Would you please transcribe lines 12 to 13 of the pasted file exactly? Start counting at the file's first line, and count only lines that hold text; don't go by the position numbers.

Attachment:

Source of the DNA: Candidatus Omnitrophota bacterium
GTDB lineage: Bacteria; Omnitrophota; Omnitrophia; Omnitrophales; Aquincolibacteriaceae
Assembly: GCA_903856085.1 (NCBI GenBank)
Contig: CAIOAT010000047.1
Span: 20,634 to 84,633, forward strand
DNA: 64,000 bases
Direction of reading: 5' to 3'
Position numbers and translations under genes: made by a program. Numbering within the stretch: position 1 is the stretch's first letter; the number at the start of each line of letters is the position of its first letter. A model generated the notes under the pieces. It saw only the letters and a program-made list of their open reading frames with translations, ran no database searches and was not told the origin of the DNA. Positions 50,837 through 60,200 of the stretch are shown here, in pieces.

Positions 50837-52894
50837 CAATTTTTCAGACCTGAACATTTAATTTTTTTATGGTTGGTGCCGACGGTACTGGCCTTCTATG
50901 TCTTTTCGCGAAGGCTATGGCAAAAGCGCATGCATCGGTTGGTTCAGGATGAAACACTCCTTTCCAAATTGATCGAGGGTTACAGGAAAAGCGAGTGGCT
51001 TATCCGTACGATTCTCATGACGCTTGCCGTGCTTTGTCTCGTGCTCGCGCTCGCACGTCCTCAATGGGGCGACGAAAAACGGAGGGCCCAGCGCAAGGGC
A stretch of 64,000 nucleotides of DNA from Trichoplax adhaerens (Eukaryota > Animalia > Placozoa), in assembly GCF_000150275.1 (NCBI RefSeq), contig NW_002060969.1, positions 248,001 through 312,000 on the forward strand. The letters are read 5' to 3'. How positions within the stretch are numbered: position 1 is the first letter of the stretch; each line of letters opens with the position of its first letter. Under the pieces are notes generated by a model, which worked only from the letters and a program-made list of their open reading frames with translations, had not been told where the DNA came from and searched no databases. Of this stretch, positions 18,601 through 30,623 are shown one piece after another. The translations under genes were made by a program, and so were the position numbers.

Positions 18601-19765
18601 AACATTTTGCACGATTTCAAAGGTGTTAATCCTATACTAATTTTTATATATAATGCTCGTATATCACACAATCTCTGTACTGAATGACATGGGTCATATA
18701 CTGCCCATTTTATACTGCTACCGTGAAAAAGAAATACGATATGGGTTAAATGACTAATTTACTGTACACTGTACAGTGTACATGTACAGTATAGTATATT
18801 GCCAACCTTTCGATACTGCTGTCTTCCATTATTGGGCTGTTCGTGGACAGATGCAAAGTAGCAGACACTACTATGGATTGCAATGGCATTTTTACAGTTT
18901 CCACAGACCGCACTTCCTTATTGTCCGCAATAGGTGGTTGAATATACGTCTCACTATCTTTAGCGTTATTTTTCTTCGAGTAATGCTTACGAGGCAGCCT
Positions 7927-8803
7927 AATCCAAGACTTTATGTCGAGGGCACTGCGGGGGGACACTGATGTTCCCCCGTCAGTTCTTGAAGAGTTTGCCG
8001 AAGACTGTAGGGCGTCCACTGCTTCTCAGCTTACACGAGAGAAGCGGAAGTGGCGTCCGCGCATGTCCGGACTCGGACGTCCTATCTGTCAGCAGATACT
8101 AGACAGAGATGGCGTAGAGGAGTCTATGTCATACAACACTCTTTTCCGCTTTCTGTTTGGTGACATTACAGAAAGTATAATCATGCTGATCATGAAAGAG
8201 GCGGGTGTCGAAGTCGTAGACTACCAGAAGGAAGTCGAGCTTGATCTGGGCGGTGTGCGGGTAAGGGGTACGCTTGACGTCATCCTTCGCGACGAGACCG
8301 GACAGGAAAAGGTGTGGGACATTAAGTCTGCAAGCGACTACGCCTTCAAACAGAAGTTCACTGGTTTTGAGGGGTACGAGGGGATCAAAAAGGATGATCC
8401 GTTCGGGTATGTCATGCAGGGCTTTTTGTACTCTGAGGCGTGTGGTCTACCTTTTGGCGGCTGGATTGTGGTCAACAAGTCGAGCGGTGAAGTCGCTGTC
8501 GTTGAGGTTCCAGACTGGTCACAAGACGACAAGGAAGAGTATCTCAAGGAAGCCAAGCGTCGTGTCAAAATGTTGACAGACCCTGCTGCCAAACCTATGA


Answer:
51001 TATCCGTACGATTCTCATGACGCTTGCCGTGCTTTGTCTCGTGCTCGCGCTCGCACGTCCTCAATGGGGCGACGAAAAACGGAGGGCCCAGCGCAAGGGC
A stretch of 64,000 nucleotides of DNA from Trichoplax adhaerens (Eukaryota > Animalia > Placozoa), in assembly GCF_000150275.1 (NCBI RefSeq), contig NW_002060969.1, positions 248,001 through 312,000 on the forward strand. The letters are read 5' to 3'. How positions within the stretch are numbered: position 1 is the first letter of the stretch; each line of letters opens with the position of its first letter. Under the pieces are notes generated by a model, which worked only from the letters and a program-made list of their open reading frames with translations, had not been told where the DNA came from and searched no databases. Of this stretch, positions 18,601 through 30,623 are shown one piece after another. The translations under genes were made by a program, and so were the position numbers.